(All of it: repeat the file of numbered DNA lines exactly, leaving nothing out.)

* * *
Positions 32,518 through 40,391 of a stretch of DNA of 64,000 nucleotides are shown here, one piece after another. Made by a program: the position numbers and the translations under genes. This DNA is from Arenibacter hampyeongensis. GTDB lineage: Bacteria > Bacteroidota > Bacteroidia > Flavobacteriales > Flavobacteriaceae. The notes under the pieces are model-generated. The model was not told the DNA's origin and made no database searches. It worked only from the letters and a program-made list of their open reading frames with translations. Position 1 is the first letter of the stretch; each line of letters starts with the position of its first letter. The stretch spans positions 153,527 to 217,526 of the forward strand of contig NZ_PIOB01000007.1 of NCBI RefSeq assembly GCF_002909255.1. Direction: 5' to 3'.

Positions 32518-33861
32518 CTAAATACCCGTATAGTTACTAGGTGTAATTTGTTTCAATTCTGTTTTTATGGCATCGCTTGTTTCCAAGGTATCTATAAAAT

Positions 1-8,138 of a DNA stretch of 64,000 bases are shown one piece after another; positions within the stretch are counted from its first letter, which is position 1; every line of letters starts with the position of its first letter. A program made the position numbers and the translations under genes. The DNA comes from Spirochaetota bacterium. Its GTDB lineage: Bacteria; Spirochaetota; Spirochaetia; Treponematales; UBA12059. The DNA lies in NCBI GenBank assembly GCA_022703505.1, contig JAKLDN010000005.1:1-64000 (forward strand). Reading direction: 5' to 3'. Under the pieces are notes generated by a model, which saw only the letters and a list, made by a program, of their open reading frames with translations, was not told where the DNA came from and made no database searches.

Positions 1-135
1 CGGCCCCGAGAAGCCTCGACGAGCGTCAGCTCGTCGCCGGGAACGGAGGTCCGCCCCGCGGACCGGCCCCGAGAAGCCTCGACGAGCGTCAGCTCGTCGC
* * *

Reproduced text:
Positions 32,518 through 40,391 of a stretch of DNA of 64,000 nucleotides are shown here, one piece after another. Made by a program: the position numbers and the translations under genes. This DNA is from Arenibacter hampyeongensis. GTDB lineage: Bacteria > Bacteroidota > Bacteroidia > Flavobacteriales > Flavobacteriaceae. The notes under the pieces are model-generated. The model was not told the DNA's origin and made no database searches. It worked only from the letters and a program-made list of their open reading frames with translations. Position 1 is the first letter of the stretch; each line of letters starts with the position of its first letter. The stretch spans positions 153,527 to 217,526 of the forward strand of contig NZ_PIOB01000007.1 of NCBI RefSeq assembly GCF_002909255.1. Direction: 5' to 3'.

Positions 32518-33861
32518 CTAAATACCCGTATAGTTACTAGGTGTAATTTGTTTCAATTCTGTTTTTATGGCATCGCTTGTTTCCAAGGTATCTATAAAAT

Positions 1-8,138 of a DNA stretch of 64,000 bases are shown one piece after another; positions within the stretch are counted from its first letter, which is position 1; every line of letters starts with the position of its first letter. A program made the position numbers and the translations under genes. The DNA comes from Spirochaetota bacterium. Its GTDB lineage: Bacteria; Spirochaetota; Spirochaetia; Treponematales; UBA12059. The DNA lies in NCBI GenBank assembly GCA_022703505.1, contig JAKLDN010000005.1:1-64000 (forward strand). Reading direction: 5' to 3'. Under the pieces are notes generated by a model, which saw only the letters and a list, made by a program, of their open reading frames with translations, was not told where the DNA came from and made no database searches.

Positions 1-135
1 CGGCCCCGAGAAGCCTCGACGAGCGTCAGCTCGTCGCCGGGAACGGAGGTCCGCCCCGCGGACCGGCCCCGAGAAGCCTCGACGAGCGTCAGCTCGTCGC